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By Timothy Moses:

The crackdown this week on nine deposit money banks by the Central Bank of Nigeria (CBN) for failure to comply with the Treasury Single Account (TSA) policy on the remittance of collected federal funds to the designated account in the CBN reminds me of both history and a contemporary challenge. By the way, the entire amount involved is $2.334 billion, though the exact figure is besides the point.

The nine guilty institutions—Union Bank, UBA, First Bank, Sterling Bank, Skye Bank, Fidelity Bank, Keystone Bank, FCMB and Heritage Bank—were said to have held onto and traded with the funds rather than remitting them to the TSA in the CBN.

The banks involved have put up their defence: they couldn’t remit the government money because CBN owes them $3 billion in unreimbursed financing for letters of credit for their customers. It sounds pretty much like a hostage situation—release our prisoners and we release yours! HISTORY The history part of the spat between the banks and the CBN is that in 2001 more than 20 banks in the country were sanctioned with a sixth-month ban from the foreign exchange market for the offence of round tripping foreign currencies bought at rock bottom prices from the CBN. Big names in the banking sector—Pascal Dozie, Subumi Bologun, Tony Elumelu—and big brands—Diamond Bank, First City Merchant Bank (now FCMB), Standard Trust Bank (which later took over and assumed the name UBA) among others—were found culpable in the scam and punished. Fifteen years later, history is repeating itself. It is all about compliance issue. Big names and top brands are again caught in the act. Was anything learnt in the intervening years? CORPORATE GOVERNANCE The tread that links the past and the present in all of this is the all-important issue of corporate governance. The fault with the 20 odd banks in 2001 was weak or non-existing structures for and the executive will to enforce good corporate governance. It is corporate governance again—in 2016. Now, here is the point about corporate governance. It is like a two-edged sword. While it has brought down big names and eroded the equity of top brands, it has also lifted others. It has made some brands to shine like a diamond while others lower their heads in embarrassment.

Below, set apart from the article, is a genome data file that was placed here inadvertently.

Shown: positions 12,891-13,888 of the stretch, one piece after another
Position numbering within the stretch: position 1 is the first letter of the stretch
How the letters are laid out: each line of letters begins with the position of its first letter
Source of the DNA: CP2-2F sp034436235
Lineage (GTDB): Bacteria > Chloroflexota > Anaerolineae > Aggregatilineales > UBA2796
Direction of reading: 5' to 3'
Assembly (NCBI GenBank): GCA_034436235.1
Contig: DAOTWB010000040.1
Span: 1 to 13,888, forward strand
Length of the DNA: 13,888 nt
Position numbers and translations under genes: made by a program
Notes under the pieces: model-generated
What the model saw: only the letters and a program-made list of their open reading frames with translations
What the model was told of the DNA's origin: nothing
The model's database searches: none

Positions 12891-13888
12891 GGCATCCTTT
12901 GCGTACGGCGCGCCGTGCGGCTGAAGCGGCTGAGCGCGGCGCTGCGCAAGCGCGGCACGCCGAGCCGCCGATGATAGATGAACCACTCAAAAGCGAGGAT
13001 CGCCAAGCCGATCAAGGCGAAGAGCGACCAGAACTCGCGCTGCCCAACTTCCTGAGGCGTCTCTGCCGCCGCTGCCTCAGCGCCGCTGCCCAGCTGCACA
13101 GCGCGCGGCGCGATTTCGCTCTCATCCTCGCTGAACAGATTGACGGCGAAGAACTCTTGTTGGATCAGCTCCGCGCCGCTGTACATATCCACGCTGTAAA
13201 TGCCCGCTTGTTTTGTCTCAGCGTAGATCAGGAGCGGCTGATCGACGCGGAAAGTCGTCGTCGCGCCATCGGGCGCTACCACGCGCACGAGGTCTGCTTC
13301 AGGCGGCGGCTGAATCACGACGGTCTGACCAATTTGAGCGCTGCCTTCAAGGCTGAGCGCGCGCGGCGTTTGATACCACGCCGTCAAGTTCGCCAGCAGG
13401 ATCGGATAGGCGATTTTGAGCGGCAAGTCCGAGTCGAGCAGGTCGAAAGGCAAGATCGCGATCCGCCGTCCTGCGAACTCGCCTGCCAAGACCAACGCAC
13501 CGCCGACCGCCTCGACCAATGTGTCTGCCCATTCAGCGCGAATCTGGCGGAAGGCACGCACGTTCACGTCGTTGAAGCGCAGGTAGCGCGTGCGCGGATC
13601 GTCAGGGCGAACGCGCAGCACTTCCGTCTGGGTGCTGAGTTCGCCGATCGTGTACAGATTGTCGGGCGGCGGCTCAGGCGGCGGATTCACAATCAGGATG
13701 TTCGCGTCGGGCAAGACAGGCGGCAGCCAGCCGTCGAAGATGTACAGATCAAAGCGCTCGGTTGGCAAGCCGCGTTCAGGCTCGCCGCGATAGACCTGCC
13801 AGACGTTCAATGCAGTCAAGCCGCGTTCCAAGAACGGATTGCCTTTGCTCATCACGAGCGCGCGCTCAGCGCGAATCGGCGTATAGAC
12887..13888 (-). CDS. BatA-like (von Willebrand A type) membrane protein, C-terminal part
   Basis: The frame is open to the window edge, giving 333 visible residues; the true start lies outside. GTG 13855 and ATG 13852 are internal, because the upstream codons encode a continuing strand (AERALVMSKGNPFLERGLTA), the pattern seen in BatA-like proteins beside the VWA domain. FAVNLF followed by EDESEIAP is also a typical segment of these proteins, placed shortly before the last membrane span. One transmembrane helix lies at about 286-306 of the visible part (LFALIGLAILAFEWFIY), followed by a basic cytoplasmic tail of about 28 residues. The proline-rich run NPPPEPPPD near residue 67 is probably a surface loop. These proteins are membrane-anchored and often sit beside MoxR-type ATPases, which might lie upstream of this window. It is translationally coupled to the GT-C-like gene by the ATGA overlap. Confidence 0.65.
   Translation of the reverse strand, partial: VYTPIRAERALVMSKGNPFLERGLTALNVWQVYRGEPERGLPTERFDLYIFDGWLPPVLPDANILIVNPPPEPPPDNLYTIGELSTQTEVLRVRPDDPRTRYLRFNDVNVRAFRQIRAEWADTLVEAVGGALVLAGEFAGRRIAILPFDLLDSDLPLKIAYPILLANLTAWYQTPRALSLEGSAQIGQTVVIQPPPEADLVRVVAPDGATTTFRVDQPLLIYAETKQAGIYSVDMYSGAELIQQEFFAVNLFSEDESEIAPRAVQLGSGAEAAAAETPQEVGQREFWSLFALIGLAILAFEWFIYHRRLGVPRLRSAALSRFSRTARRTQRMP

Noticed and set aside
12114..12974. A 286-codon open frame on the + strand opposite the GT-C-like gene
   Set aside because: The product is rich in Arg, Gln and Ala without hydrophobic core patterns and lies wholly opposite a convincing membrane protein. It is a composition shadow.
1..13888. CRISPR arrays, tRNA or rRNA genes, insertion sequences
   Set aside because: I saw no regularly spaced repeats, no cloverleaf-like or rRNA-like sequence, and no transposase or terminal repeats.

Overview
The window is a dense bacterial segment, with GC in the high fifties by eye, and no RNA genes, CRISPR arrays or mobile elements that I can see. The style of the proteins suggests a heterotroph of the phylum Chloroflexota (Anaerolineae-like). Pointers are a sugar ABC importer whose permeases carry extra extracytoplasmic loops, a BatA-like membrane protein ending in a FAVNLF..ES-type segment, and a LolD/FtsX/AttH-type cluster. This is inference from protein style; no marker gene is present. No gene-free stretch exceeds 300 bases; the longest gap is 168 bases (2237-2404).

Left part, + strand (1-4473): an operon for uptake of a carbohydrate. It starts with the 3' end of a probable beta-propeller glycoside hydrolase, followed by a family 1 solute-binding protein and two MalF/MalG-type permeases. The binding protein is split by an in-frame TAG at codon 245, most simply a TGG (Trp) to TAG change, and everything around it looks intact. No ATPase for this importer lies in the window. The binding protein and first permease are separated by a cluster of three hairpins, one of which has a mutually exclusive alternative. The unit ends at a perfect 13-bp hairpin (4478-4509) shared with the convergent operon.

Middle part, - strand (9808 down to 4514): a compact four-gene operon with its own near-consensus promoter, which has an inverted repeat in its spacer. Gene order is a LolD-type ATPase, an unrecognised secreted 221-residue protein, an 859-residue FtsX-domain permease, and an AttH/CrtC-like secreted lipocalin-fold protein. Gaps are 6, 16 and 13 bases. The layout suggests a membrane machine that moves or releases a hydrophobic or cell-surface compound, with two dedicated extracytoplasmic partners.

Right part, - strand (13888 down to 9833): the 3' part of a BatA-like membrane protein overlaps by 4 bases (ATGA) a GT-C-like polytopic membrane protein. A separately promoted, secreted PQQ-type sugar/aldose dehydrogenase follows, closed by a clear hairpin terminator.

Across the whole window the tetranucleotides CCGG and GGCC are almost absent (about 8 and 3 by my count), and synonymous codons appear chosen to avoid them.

Access Bank Plc is one of the banks that have shone like diamond because they have played by the book and profited from strict compliance to good corporate governance principles. In the latest name-shame-and-punish action of the CBN, Access Bank came out unscratched. It shares that honour’s roll with Zenith Bank, Guaranty Trust Bank, Ecobank, etc. The banks that have not fallen foul of the rules did not get on the roll of honour by chance. They got there by deliberate, conscious plan. They write down a code of good corporate governance and live by it. For them compliance is the Holy Grail.

At Access Bank, for instance, there is a compliance unit that scrutinises operations almost literally with a magnifying glass to ensure compliance with extant rules and policies. Our checks indicate that similar fail-proof measures are in place at Zenith Bank, GT Bank, and other industry players that have not been burnt by the omnipresent temptations in the sector.

EEFECTIVE LEADERSHIP Strong compliance comes from corporate behaviour that is consistent with effective leadership. Plenty of effective leadership has been found in the banks cited for good reasons in this review. Effective leadership that anticipates risks and plans to hedge against them ensured that the well run banks were not overwhelmed by the TSA policy which moved about a third of their risk assets this year to the CBN. Many banks that were not as far-sighted did not just reel from that policy jolt, they floundered and required rescue.

In fact, there is need to pay more than a general tribute to the leadership of Access Bank which has distinguished itself with quality, focus and vision since it took over the bank in 2002.


The Herbert Wigwe-headed leadership has followed in the tradition of its predecessor and grown the bank from a troubled institution to becoming a systemically significant bank that is known for forward-looking, labour-motivating human capital policies as seen in its recent pay raise for workers across the board in the institution




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